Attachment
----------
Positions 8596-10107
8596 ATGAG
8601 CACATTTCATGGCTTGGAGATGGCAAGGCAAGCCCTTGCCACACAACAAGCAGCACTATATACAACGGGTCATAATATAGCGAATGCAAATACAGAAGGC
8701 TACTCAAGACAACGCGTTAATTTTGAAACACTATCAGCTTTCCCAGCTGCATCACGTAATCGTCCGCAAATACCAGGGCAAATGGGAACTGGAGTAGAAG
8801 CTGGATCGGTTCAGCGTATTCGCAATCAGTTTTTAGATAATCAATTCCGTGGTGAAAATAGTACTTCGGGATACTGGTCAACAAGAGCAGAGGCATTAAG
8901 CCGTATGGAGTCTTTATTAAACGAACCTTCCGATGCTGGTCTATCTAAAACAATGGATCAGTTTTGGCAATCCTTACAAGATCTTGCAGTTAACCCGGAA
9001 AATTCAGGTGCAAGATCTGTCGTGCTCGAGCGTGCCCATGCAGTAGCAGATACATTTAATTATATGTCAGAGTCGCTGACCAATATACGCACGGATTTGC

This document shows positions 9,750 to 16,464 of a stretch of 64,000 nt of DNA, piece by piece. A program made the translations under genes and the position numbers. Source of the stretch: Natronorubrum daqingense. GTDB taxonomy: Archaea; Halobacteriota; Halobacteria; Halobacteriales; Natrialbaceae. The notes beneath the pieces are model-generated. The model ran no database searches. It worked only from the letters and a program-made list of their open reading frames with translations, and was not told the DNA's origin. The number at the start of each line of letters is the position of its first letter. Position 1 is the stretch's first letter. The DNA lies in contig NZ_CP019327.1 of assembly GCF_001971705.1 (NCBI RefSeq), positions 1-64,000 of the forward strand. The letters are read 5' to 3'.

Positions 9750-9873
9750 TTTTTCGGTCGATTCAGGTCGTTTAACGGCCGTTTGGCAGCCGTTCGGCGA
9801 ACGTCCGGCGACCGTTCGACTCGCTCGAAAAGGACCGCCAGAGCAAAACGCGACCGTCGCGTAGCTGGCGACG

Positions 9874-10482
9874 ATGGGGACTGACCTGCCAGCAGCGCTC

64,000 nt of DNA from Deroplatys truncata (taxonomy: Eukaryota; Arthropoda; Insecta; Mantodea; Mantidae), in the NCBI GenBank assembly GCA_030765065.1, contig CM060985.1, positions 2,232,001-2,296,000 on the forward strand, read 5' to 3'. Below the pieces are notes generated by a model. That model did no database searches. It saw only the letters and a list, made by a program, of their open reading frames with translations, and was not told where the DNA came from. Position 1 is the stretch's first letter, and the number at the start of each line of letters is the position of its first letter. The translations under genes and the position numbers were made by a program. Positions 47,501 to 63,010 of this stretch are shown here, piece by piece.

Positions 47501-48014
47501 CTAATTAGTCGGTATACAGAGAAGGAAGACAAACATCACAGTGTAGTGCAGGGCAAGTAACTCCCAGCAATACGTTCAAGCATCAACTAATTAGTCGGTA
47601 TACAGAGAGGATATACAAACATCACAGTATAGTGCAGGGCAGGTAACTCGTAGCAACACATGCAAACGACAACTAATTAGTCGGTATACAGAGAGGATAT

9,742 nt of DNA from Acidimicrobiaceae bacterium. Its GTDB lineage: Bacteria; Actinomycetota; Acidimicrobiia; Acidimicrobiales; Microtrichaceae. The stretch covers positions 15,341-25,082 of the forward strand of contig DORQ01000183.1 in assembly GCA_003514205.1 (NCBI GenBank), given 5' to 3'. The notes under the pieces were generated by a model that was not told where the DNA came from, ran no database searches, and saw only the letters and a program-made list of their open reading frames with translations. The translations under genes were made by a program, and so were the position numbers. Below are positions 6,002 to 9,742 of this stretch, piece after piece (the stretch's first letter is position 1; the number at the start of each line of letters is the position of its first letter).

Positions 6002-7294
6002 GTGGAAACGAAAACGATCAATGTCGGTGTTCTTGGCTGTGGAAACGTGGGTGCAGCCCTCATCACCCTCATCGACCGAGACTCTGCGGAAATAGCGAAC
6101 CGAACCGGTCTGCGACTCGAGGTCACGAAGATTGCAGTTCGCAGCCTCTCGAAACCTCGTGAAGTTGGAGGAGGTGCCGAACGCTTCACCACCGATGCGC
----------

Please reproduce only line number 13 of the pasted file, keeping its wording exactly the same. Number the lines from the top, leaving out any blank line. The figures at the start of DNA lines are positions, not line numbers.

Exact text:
9874 ATGGGGACTGACCTGCCAGCAGCGCTC